Looking at the border through the world’s eyes

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After we got the seating order figured out, the joint Humphrey-Murrow session yesterday was really enlightening for me. It had never occurred to me how the immigration crisis in Arizona would be perceived by intelligent, international observers.

A few things about the Murrow Fellows’ reactions were surprising to me:

  • Fixation on the physical border fence in Nogales
  • Insistence that Americans should feel a deep sense of shame for this situation
  • Lack of interest in why Americans (or rather, Arizonans) are reacting as they are to immigration

All of this adds up to treating “immigration” as a topic or an event in Arizona, rather than as an active problem with tangible causes and solutions. Though I wasn’t expecting this reaction, I completely understand it. Our guests were right to point out the hypocrisy of having a border fence in The Land of the Free. Our guests were right to say we should care more how the border fence looks as a symbol internationally. Our guests were justified in focusing on the visible, symbolic aspects of the immigration crisis, because that’s all they really got a chance to see.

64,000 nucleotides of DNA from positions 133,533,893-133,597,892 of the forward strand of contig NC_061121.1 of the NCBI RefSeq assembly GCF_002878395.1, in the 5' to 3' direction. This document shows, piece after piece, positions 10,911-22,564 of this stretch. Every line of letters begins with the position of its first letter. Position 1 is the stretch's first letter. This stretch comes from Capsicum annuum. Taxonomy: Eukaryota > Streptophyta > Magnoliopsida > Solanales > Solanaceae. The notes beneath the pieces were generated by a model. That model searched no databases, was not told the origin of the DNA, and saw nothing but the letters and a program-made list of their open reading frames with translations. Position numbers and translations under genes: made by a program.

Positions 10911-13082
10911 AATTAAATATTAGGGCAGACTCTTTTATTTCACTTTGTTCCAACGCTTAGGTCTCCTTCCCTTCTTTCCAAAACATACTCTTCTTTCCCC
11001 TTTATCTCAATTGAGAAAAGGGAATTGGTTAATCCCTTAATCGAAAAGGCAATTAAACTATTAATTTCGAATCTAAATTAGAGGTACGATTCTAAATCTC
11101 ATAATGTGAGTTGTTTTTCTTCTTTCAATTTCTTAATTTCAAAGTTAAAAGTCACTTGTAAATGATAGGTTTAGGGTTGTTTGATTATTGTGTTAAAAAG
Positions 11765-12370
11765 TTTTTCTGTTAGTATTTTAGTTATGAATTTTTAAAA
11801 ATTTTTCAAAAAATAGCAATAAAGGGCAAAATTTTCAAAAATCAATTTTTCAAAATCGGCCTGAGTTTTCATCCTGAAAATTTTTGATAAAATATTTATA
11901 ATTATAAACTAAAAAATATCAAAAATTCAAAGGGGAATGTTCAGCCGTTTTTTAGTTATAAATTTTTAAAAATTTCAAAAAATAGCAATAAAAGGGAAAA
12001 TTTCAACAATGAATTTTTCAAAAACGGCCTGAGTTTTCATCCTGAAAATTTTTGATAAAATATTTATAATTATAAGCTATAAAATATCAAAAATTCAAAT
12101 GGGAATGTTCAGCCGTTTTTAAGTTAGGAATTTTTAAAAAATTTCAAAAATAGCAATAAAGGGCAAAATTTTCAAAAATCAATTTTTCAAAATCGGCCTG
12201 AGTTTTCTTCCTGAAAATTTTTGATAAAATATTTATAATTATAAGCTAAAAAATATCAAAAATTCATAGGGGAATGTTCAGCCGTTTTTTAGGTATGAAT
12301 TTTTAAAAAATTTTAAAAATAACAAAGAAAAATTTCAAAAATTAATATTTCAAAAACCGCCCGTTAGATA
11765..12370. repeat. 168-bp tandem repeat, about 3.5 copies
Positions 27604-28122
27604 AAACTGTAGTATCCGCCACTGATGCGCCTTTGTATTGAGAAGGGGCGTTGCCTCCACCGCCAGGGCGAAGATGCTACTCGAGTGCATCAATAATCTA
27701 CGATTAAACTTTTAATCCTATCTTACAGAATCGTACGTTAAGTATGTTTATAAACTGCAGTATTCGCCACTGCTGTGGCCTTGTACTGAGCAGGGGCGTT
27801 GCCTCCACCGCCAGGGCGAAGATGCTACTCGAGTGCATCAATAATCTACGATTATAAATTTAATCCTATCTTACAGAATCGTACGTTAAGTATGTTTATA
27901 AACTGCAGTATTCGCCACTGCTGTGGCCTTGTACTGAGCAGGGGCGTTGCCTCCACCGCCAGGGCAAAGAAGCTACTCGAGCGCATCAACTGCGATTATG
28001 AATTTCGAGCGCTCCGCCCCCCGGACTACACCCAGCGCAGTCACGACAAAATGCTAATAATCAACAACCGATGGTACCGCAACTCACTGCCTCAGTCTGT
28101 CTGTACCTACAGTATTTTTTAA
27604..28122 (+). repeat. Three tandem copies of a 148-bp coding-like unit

photo from United States Environmental Protection Agency (EPA) website

As journalists in Arizona, however, I think myself and the other attaches need to consider more real-world aspects of the situation. What factors make border immigration dangerous, besides the desert? What social services and networks are now available to immigrants, legal and non-, and are these fair? How are language and cultural barriers affecting perceptions?

And the best question of the day, asked by Shaima:

Have we made immigration about Joe Arpaio, or Joe Arpaio about immigration?

But in conclusion, I’d like to stress how fascinating and amazing it was to hear the opinions of the Murrow Fellows and Humphrey Fellows (and Goran). Only good things can happen when great journalistic minds from across the world talk together openly for two hours, and receive Saguaro-shaped cookies at the end.

One Comment on “Looking at the border through the world’s eyes”

  1. I had an interesting experience with this perception, as well, when I studied abroad in Costa Rica fall 2010. It was my experience that at least university-age Costa Ricans tend to be very involved in politics and have very well-defined (and often strong) opinions. My host mom, too. I remember one morning at breakfast, when she asked me very directly if I hated Mexicans because I was from Arizona… (The answer is no.)

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